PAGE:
Television as an Agent of Moloch
Bring on the clowns. Bring on the wars and parades and the genocide. Package it all for TV.
Where do these pictures we see on TV of beautiful wide-eyed starving children come from? How is it there are resources to pay salaries and give grants and provide transportation and lodging to photographers to take these pictures, but we can’t feed the children? What’s been trampled out of us that we glide from infomercial pleas for help straight into American Idol without blinking an eye? This should be all the information needed to trigger world-changing action, but nothing changes.
Call it Moloch. A shapeless, nameless force that throughout time has incrementally been devouring the human spirit and is close to completing the task. Ten years ago I manipulated Moloch into taking shape in a novel I called Tire Grabbers, but it made no more impact on the world of Drone Zombies than the pictures of starving children.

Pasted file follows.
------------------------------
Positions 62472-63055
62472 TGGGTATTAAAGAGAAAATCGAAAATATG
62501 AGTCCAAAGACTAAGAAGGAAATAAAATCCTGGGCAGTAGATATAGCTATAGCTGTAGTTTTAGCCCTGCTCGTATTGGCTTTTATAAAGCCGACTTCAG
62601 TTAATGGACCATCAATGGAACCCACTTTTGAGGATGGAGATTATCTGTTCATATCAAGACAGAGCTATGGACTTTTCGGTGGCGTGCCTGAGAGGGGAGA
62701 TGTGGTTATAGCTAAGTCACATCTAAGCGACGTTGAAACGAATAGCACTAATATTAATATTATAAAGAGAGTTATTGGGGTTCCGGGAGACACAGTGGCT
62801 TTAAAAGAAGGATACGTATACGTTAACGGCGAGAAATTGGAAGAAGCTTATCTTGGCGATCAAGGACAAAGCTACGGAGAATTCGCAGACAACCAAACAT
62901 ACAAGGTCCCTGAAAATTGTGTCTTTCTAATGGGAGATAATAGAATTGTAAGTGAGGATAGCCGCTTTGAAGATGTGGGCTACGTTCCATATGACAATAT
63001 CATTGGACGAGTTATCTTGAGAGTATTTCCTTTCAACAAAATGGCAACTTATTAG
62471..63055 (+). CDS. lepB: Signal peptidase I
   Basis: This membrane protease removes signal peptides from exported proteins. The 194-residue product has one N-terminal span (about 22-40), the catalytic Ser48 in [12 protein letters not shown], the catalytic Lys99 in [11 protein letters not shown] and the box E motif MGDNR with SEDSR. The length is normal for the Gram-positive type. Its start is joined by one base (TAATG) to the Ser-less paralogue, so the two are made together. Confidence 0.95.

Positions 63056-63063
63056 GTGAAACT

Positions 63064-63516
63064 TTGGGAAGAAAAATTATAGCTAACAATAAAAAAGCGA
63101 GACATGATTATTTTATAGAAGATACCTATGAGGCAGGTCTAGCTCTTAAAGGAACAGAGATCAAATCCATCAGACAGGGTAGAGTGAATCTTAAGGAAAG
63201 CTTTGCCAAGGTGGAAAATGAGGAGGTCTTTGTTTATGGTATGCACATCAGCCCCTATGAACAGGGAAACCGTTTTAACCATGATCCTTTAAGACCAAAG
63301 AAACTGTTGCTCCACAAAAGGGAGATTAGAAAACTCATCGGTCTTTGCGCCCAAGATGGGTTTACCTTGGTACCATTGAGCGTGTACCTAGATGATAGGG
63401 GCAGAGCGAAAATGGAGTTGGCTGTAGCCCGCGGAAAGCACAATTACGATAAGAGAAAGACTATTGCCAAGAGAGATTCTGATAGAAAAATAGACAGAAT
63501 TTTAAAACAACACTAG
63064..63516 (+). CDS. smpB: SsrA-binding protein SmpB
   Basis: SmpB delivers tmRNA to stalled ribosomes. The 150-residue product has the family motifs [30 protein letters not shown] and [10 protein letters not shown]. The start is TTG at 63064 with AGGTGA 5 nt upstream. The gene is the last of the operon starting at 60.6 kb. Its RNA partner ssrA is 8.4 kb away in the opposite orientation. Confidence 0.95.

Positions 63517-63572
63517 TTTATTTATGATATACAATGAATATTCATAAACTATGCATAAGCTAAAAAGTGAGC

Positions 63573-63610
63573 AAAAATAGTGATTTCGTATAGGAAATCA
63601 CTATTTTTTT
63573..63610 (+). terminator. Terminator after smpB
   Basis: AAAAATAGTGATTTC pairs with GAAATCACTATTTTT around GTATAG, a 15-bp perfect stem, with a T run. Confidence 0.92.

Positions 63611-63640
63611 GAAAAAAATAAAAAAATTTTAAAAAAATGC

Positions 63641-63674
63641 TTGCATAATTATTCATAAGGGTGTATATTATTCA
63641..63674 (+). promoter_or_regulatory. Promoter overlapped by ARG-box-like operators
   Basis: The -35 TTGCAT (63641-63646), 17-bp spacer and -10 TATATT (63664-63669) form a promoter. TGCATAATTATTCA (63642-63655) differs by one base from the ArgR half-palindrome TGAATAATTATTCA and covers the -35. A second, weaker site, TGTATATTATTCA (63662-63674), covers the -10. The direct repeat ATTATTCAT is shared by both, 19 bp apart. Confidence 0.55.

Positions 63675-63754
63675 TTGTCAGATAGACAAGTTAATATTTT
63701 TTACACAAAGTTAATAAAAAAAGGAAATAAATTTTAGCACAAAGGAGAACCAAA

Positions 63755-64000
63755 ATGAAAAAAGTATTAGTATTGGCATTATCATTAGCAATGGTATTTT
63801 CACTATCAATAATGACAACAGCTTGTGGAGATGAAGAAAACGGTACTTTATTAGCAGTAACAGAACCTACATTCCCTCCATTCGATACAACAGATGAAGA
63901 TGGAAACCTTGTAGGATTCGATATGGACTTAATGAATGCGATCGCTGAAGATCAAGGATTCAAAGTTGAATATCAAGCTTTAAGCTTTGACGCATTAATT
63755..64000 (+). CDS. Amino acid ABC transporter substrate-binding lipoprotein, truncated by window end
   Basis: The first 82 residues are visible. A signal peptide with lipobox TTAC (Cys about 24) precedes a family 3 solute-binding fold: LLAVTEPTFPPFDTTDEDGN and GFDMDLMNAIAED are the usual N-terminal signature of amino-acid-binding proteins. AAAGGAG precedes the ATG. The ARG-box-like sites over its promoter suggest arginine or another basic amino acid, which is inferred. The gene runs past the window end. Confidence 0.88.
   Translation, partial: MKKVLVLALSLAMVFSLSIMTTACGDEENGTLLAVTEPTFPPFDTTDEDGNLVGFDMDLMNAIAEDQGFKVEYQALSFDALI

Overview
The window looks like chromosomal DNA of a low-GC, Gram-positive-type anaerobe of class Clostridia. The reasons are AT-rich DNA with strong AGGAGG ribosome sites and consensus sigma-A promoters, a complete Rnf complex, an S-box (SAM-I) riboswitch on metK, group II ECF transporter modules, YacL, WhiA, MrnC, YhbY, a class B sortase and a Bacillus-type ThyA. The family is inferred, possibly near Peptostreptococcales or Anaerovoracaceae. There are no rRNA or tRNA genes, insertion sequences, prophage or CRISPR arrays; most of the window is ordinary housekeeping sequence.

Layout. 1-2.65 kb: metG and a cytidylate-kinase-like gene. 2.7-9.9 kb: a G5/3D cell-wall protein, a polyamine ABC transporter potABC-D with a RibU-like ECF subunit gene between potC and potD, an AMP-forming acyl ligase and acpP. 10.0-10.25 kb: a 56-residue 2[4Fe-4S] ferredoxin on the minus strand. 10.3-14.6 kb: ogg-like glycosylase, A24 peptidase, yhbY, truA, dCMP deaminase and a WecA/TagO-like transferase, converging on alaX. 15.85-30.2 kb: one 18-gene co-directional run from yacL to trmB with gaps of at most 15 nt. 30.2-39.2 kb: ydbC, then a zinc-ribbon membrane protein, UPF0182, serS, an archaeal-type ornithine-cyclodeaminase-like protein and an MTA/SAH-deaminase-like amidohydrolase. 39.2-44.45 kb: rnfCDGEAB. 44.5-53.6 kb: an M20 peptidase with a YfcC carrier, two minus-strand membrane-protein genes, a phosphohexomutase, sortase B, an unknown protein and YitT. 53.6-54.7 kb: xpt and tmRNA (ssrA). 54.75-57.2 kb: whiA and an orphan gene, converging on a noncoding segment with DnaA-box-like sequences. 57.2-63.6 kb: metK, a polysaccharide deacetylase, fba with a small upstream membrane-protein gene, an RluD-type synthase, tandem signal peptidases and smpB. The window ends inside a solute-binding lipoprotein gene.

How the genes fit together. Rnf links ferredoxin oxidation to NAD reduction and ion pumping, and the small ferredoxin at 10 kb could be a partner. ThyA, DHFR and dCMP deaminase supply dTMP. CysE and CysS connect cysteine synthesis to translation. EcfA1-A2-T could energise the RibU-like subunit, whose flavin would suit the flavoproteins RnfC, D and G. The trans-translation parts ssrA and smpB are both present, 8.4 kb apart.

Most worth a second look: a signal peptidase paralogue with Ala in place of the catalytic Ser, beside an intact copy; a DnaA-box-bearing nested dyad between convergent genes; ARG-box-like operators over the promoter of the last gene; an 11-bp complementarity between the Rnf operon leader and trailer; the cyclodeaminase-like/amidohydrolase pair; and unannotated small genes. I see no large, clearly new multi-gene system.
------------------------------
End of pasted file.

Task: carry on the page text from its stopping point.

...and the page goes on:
Drone Zombies are what the human race is becoming, the spawn of Moloch.
This is not meant to be a poem, Shard or essay. This is an act of defiance, naming Moloch for what it is so that long after the last human has vanished and Moloch reigns over its kingdom of Drone Zombies, it will be haunted by the knowledge that it has been seen and named, and that what has seen and named it is now a phantom as invisible as Moloch once was, and this phantom will devour it.
Two months after I finished Tire Grabbers, as if Moloch was striking back, my iliac arterial system exploded, and I came “this close” to cashing in my chips. Since then I send money every month to two of the millions of starving children in the world–a boy in India and a girl in Indonesia. They write me letters in alphabets I don’t understand, accompanied by awkward translations in English, and I write them back and tell them that in America they’re on national television, right before American Idol.
In his last letter, the boy in India, little Bhaskar, said, “May Krishna rain blessings down on your head!” And I, old fool that I am, found myself laughing and crying simultaneously.